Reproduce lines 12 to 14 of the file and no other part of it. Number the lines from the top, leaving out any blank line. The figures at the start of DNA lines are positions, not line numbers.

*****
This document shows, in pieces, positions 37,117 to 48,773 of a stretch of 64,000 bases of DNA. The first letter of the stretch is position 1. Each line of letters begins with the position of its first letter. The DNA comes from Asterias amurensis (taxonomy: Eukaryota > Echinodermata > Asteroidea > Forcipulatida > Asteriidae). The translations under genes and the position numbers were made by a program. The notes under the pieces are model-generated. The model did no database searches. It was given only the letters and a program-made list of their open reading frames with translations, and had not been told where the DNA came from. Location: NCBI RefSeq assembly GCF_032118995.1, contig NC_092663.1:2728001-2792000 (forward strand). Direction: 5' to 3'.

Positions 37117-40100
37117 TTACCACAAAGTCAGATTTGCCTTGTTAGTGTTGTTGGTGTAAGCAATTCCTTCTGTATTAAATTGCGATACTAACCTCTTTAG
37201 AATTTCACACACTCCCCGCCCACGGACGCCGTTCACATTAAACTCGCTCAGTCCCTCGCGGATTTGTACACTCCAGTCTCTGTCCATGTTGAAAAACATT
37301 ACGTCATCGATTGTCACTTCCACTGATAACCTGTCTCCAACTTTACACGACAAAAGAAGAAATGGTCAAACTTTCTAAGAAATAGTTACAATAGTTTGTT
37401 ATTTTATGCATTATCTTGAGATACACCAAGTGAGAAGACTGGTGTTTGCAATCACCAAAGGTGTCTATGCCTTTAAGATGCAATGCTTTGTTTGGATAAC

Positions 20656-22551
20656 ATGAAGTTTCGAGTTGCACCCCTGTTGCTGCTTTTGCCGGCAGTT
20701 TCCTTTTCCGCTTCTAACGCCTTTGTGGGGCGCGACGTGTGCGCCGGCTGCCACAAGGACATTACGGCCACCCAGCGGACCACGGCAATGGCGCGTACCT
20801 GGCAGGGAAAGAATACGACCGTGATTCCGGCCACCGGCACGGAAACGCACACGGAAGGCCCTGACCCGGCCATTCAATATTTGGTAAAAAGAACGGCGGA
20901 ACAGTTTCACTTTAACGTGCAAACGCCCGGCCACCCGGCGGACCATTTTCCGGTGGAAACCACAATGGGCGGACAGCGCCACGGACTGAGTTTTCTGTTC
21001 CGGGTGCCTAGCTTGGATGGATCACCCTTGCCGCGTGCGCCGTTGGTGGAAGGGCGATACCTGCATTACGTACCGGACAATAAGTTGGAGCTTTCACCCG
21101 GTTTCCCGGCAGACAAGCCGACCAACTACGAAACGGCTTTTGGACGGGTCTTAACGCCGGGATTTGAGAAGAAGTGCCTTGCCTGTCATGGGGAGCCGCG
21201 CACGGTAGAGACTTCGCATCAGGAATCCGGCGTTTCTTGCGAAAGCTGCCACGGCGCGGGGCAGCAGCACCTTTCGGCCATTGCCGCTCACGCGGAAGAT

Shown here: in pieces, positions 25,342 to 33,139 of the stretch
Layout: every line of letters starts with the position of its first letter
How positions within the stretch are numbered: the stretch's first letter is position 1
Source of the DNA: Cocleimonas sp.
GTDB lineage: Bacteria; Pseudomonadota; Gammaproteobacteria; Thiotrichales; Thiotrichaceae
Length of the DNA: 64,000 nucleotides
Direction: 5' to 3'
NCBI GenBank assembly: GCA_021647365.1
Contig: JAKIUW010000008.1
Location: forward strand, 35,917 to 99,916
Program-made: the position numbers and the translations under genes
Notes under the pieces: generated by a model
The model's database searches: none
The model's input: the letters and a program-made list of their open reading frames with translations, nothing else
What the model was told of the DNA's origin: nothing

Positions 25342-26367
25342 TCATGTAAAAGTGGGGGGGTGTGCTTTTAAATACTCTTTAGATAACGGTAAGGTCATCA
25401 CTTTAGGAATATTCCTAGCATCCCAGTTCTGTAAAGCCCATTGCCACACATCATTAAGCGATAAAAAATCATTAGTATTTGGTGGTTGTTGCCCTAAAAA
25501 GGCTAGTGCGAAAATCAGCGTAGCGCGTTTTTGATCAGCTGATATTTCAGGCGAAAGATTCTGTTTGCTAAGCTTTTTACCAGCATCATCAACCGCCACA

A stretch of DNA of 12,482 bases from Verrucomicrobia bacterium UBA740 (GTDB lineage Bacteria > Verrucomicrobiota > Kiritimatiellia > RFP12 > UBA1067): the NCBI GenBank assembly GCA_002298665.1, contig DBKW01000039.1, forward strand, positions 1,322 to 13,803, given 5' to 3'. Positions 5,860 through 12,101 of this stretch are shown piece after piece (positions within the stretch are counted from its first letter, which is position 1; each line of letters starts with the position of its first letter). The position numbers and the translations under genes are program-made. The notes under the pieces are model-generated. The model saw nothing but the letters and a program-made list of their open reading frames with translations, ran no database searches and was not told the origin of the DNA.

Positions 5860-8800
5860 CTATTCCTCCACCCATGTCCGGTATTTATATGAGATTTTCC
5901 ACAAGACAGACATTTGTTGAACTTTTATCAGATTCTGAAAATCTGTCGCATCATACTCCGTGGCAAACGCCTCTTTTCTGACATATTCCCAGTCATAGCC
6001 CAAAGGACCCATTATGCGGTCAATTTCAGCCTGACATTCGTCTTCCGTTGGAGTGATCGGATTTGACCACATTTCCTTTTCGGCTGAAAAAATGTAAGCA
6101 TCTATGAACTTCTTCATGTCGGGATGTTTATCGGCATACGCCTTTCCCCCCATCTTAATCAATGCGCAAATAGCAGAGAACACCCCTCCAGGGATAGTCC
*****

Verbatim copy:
21001 CGGGTGCCTAGCTTGGATGGATCACCCTTGCCGCGTGCGCCGTTGGTGGAAGGGCGATACCTGCATTACGTACCGGACAATAAGTTGGAGCTTTCACCCG
21101 GTTTCCCGGCAGACAAGCCGACCAACTACGAAACGGCTTTTGGACGGGTCTTAACGCCGGGATTTGAGAAGAAGTGCCTTGCCTGTCATGGGGAGCCGCG
21201 CACGGTAGAGACTTCGCATCAGGAATCCGGCGTTTCTTGCGAAAGCTGCCACGGCGCGGGGCAGCAGCACCTTTCGGCCATTGCCGCTCACGCGGAAGAT